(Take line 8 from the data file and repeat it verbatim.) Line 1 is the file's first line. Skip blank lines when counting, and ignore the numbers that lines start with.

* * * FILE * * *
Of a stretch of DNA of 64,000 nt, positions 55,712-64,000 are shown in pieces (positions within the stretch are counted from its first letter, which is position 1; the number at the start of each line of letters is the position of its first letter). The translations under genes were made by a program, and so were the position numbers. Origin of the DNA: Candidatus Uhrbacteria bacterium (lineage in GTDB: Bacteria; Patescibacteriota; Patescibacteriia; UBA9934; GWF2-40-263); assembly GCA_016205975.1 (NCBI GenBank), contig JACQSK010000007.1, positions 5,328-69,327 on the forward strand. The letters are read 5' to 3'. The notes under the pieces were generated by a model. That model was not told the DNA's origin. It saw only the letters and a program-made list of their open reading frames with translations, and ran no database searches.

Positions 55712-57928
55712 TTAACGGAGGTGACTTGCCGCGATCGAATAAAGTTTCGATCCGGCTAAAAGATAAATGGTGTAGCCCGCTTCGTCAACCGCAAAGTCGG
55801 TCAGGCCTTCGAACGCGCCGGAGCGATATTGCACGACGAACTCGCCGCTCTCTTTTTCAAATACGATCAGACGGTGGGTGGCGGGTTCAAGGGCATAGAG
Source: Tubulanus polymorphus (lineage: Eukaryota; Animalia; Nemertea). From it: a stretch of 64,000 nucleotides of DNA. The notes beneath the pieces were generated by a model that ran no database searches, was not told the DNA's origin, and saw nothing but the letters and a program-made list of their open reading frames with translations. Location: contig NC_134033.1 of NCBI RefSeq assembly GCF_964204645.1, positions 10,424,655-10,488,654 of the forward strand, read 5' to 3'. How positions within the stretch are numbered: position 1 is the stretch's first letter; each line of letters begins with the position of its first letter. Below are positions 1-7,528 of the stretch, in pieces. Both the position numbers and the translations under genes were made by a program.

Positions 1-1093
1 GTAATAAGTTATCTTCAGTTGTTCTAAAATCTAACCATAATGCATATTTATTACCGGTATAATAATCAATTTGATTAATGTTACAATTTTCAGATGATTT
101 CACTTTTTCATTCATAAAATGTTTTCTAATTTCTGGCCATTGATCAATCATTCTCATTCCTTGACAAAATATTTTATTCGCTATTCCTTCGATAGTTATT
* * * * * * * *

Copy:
101 CACTTTTTCATTCATAAAATGTTTTCTAATTTCTGGCCATTGATCAATCATTCTCATTCCTTGACAAAATATTTTATTCGCTATTCCTTCGATAGTTATT